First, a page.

Market Commentary – September 16, 2020

Kevin Jock

16th September 2020

    Asia’s off to a quiet start as indices await the Federal Reserve’s economic projections and policy statement scheduled today. Wallstreet found support posting 2 days of consecutive gains anticipating a more flexible dovish tone given Chairman Powell’s greater tolerance to above norm inflation. An unexpected jump in ZEW economic sentiment coinciding with quarterly profit beating forecast in fashion retailers saw European indices boosted higher. Luxury good stocks like LVMH, Kering and Hermes also gained on the back of China’s first positive retail sales figure since January.

    Apart from the yen, other G7 currencies eased off against the greenback ahead of tonight’s Fed meeting. As Yoshihide Suga cements his position as Japan’s new prime minister, repatriation in the yen is steadily growing with USDJPY at 105.44 by yesterday’s session end. Though Suga has reiterated in continuing his predecessors “Abenomics”, many doubt whether additional easing can be pursued considering the BOJ is already overextended. Debt to GDP is also one of the highest among developed countries, a concern for Suga given his first point of order is ponder whether an extension of fiscal aid is warranted.


Figure 1 (Source: Refinitiv): USDTRY – High inflation and an ever-depreciating currency fuels Turkish investor appetite away from the lira.

    In emerging markets, an ailing economy and tight government purse sprung Mexico’s central bank to action. Monetary authorities will expand quantitative easing by 50bn pesos with existing credit facilities extended till February 2021. The USDMXN responded by halting declines.

    Recent data by Turkey’s central bank revealed 4bn of capital outflows into foreign currency bonds. Local ownership amounts to at a staggering 17.1bn. As the country suffers from inflation above 11% and an ever-depreciating lira, Turkish investors sought to hedge themselves through Eurobonds.

    Elsewhere, crude oil regained ground above $38 as hurricane Sally is forecast to hit landfall Tuesday night. Flash floods and storm surges causing damage amounting to $3bn is expected. Given the severity and course, over 25% of offshore oil production has been shut, with workers pulled from rigs.

Headliner to Review

  • Despite Brexit talks and COVID cases persisting, confidence is growing in the EU with yesterday’s ZEW economic sentiment surpassing expectations of 63.0 to 73.9. A silver lining is seen via the EU’s 750bn recovery fund on top each individual member state implementing their own relief measures. Germany for instance, has extended their furlough program by another 10bn euros.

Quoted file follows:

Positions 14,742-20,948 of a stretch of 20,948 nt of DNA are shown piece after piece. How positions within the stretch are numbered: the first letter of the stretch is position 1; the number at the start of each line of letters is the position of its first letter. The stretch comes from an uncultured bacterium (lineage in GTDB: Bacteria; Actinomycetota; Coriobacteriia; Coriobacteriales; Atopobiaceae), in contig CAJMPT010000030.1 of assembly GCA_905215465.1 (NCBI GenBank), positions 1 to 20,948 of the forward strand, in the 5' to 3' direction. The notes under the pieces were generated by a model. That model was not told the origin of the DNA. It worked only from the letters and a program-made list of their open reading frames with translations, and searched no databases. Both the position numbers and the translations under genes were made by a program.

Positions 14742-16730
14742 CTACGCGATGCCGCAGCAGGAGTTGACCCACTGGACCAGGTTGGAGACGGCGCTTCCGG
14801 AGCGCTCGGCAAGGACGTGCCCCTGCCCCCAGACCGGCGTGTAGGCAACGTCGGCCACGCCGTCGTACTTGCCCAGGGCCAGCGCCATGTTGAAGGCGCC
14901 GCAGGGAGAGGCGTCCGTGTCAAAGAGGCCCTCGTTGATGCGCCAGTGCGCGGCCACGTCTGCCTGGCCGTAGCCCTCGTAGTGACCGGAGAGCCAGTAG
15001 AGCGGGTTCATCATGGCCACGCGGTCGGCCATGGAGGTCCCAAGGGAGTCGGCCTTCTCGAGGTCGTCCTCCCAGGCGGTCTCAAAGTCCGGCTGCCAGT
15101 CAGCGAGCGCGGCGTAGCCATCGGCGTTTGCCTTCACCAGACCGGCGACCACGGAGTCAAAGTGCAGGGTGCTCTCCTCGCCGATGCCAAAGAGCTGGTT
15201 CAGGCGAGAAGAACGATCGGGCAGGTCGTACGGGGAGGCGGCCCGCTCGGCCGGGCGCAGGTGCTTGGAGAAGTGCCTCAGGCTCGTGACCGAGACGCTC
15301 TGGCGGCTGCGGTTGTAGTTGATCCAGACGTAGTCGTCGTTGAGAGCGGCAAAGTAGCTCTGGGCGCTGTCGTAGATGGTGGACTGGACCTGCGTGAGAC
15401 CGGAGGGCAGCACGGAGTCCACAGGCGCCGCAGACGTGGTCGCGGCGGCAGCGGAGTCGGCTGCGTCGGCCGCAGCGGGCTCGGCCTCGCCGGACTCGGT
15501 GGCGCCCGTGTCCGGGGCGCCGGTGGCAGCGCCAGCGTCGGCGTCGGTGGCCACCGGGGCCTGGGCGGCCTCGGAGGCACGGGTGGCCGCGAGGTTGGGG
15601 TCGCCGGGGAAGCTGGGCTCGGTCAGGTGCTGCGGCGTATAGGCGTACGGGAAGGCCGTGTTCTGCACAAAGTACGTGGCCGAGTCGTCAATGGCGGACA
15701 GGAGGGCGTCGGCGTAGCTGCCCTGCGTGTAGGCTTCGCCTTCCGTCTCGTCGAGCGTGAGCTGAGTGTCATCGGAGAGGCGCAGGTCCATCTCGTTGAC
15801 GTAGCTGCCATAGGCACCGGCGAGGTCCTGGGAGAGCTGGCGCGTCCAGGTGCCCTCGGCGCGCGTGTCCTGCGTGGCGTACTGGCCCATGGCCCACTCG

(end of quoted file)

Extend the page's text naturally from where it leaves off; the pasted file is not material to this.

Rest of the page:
• UK Claimant Count Changed rose by 73.7k in August, which is much better than the expectation of 99.5k. Unemployment Rate increased slightly to 4.1% in July vs the previous 3.9%. The Average Earnings Index 3m/y in July was at -1% vs previous 1.2%. The data show that the UK labour market is in a holding pattern. This situation may remain unchanged while the coronavirus pandemic is still a concern.

Headliner to Watch

  • All eyes on FOMC during U.S. session with some analyst expecting an in the scope of bond purchases to longer term maturity. Economist have been deeply divided over America’s future with 2020 GDP contracting anywhere between 4.2% to 10%. Year-end unemployment expectations fared no better ranging from 7% to 14%.
  • Alongside FOMC, the Bank of Japan is expected to announce no changed to monetary policy. As the nation celebrates a new prime minister, the central bank will await, if any, fiscal policy changes Yoshihide Suga will implement once he is in power.
  • Following the global trend, New Zealand will officially enter recession as they record two consecutive quarters of negative GDP. Market consensus sees the economy contracting a historic -12.5% given the nation took one of the strictest lockdown measures since COVID-19 hit. Nonetheless the nation was rewarded with one the lowest infection cases among developed counterparties. The economy is expected to recovery next quarter as measures lax and businesses resume operation.
  • Aussie unemployment is expected to spike up with 40,000 losing their jobs and the jobless rate higher at 7.7%. Businesses have begun making piecemeal redundancies as the governments job seeker program is set to expire this month. The job seeker supported employers by paying a portion of their employees wages.


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Antony Tan
Ben Li
Kevin Jock